|Review by Elizabeth||posted 463 days ago||1921 views||1 time favorited||6 comments|
I live in humid western Oregon, and my shop has been pretty sealed off for most of the winter. I also obtained a load of green western red cedar at the start of winter which is stickered for drying. These two facts together led me to feel that a dehumidifier might be a good investment for my shop.
After researching reviews on the different models out there, I decided on the rectangular 45 pint model by Soleusair. I chose this one because of a number of features:
Timer mode, to shut it off in either two or four hours
Auto shut off when the collection tank is full
Three fan settings
Low temperature (41 degrees) functioning
Casters and a handle to move it around easily
Range of humidity settings – in five % increments from about 35% to 80%, or continuous mode that never stops. In the non-continuous mode it will run until the tank fills or until the desired humidity is reached.
The unit also contains a humidistat which tells you (in 5% increments) the current humidity level. If this part is accurate, I am very glad that I bought a dehumidifier, because my shop was reading at 90%! I ran it for the first 24 hours continuously (as per the operating instructions) and the reading dropped from 90% to between 75% and 80%. The tank nearly completely filled, as well – you can just see the water line on the top right of the second photo.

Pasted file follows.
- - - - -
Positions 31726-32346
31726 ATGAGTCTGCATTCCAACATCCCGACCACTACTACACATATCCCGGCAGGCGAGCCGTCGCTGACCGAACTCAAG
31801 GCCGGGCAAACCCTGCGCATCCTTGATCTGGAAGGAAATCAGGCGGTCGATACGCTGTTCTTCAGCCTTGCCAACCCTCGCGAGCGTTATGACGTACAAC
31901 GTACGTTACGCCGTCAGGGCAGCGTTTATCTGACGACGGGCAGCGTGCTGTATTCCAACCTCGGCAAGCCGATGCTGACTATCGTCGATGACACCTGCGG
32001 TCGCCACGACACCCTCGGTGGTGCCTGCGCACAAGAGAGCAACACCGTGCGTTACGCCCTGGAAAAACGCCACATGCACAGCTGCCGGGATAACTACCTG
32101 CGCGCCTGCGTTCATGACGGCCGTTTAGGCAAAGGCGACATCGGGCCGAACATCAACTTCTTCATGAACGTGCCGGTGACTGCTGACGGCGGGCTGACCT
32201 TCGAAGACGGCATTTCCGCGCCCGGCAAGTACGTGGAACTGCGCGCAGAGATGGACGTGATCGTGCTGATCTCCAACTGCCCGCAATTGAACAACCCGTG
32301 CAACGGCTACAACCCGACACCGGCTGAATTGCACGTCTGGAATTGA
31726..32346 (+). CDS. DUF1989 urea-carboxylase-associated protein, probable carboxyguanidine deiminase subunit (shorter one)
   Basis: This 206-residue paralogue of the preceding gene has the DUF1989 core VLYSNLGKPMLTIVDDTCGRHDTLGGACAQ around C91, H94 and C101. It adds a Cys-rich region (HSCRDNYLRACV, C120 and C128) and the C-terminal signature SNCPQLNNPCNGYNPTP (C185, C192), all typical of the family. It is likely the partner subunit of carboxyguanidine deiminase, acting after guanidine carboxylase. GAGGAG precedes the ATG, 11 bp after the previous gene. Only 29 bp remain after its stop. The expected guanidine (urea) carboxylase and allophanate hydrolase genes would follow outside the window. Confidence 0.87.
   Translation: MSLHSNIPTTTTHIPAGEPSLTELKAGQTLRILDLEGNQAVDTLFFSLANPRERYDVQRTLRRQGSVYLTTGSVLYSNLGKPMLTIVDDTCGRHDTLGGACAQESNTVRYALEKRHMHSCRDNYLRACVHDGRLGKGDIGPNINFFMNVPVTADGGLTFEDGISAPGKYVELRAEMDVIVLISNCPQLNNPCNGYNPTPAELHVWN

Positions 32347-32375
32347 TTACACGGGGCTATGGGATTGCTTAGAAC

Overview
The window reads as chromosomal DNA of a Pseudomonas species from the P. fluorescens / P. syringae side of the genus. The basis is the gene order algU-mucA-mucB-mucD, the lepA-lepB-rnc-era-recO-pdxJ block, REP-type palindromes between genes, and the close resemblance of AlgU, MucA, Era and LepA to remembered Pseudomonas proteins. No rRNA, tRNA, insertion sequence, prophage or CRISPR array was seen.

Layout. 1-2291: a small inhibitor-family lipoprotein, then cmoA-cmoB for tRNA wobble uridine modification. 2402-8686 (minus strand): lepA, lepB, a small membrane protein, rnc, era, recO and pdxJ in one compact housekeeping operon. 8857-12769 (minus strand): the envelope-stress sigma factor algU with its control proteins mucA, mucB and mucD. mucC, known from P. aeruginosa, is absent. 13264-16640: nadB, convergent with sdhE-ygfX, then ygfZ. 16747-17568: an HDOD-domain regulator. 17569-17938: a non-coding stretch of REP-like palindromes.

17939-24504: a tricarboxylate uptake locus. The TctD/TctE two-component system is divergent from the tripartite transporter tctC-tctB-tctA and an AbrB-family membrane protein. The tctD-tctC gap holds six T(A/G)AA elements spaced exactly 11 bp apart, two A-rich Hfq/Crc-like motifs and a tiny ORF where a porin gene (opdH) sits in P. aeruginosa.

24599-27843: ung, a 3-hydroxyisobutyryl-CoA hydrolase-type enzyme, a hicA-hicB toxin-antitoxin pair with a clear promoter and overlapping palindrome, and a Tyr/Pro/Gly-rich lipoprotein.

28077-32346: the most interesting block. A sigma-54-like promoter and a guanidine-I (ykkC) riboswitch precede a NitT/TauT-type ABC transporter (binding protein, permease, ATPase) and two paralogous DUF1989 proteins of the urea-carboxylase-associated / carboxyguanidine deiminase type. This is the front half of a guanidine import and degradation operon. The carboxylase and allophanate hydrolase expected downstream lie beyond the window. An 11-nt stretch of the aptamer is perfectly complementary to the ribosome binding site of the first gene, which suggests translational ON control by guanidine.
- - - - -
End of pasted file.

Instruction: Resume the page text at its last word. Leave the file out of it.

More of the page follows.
I like this dehumidifier. On the low setting it is quieter than my air filtration unit, so I didn’t really notice that it was on. I got it for about $170 shipped from a company called Savinglots.com, which I have never used before but it seemed to get decent reviews online. Part of the casing is a bit warped on one side (things didn’t align correctly in factory assembly I think) but it doesn’t appear to affect performance at all. I was a bit nervous about leaving it running and unattended overnight but I checked on it that evening after having it on for 9 hours straight and there was no heat buildup or other indications of potential trouble.
I was surprised to find no reviews of dehumidifiers on LJ, and very few conversations about them in the forums…it seems like a useful tool for anyone who is drying wood in their shop and can’t keep the shop open to the outdoors for air circulation.
An update – when I first starting running this dehumidifier, my shop was reading at 90% humidity on the little display window. After running it for about four or five days over the course of a week (often overnight) it’s now reading 70%. I’ve no idea what level I should be shooting for, but I’m definitely impressed with this little machine.